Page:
What is it about?

We use atomic level modelling to investigate the partition coefficient of cholesterol between water and octanol (oil phase) using a new developed method. We compare three different models for water types and find that all the water models capture the correct behaviour (cholesterol is less soluble in water than octanol), the absolute values differ greatly. The method used here circumvents a number of issues that usually arise with these simulations due to particle-particle overlap. To do this, a cavity is initially grown in the solvent before the molecule is inserted and then the cavity is annihilated.

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Why is it important?

Cholesterol is an extremely important biological molecule and forms the basis of cell membranes. It is a relatively large molecule for atomistic-level simulations such as those in this paper, which is why it was chosen as an example for the calculation of relative solubility between water and oil (octanol). The relative solubility of large molecules is important in a wide range of fields, including drug discovery, the food industry and energy production. The ability to accurately model and calculate the relative solubility will lead to a reduction in time, money and environmental costs across the aforementioned fields.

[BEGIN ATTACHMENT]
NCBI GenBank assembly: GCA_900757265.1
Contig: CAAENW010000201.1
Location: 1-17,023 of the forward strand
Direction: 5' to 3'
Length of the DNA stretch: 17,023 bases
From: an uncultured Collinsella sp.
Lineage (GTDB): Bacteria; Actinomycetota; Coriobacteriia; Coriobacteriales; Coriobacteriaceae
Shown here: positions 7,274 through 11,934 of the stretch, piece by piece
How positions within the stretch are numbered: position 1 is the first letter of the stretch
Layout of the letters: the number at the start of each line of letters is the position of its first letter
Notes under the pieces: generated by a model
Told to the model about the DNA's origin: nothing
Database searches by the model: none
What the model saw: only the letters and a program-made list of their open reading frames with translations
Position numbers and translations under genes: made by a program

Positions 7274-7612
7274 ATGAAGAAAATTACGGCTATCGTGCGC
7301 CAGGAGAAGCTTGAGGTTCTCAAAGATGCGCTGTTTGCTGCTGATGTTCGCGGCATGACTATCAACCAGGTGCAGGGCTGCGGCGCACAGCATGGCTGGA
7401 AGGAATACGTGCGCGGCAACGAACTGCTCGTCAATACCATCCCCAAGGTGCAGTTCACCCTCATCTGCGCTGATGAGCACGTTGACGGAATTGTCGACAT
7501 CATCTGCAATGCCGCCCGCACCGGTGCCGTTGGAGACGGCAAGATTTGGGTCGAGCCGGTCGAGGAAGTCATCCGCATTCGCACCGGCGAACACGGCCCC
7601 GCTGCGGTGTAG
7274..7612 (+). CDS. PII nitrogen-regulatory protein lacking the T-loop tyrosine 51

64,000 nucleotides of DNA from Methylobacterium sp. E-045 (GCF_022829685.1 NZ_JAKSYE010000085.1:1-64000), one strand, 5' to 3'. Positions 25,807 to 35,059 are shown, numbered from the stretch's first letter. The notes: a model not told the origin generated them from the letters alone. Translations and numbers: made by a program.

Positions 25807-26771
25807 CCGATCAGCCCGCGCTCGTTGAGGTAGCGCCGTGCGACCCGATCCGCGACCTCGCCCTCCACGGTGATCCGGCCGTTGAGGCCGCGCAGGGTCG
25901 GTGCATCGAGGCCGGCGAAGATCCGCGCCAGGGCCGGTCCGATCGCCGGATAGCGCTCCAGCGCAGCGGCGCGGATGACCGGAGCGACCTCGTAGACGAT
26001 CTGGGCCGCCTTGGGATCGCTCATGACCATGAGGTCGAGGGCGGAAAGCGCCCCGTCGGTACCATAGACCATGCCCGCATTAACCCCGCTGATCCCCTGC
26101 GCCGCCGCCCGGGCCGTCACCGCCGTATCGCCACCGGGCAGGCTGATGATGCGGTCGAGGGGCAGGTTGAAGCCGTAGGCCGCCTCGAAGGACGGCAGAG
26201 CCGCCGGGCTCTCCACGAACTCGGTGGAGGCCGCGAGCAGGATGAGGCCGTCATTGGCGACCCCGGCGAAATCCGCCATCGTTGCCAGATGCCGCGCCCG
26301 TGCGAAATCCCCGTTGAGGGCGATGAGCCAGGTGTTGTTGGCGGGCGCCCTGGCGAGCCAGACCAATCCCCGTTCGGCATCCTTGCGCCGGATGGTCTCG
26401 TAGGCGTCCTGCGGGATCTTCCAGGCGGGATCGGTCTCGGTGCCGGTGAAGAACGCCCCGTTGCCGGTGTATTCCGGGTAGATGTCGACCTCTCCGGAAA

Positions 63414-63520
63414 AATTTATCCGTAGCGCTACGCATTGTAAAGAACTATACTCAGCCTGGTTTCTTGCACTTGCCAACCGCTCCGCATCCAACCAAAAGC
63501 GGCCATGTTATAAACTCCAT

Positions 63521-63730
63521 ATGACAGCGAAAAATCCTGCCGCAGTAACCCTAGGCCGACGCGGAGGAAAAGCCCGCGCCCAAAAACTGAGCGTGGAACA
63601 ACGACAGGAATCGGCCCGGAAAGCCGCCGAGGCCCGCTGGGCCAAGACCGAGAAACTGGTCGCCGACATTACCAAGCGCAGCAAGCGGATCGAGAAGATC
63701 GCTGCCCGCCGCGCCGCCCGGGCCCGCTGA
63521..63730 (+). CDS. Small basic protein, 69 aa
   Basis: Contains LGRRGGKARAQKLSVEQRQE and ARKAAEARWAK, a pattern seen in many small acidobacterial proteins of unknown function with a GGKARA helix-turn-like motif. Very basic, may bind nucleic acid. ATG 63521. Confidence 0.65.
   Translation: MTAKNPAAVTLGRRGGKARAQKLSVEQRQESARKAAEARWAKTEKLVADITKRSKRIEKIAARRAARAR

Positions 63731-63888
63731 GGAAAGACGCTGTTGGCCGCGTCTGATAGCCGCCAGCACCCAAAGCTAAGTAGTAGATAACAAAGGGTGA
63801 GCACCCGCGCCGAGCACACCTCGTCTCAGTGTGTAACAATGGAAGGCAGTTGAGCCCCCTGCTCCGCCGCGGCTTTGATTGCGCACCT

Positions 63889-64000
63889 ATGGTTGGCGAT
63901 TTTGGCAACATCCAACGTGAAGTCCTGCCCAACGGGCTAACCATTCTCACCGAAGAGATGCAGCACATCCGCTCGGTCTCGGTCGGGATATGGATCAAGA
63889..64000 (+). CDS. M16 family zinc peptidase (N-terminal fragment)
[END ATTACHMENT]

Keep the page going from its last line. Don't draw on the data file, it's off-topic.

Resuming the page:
This work is a practical example of the method developed previously in one of the other papers. It was exciting to take the method and apply it to a completely different problem.

Dr Charlie Wand
University of Exeter

Read the Original

This page is a summary of: Calculation of the water-octanol partition coefficient of cholesterol for SPC, TIP3P, and TIP4P water, The Journal of Chemical Physics, December 2018, American Institute of Physics, DOI: 10.1063/1.5054056.
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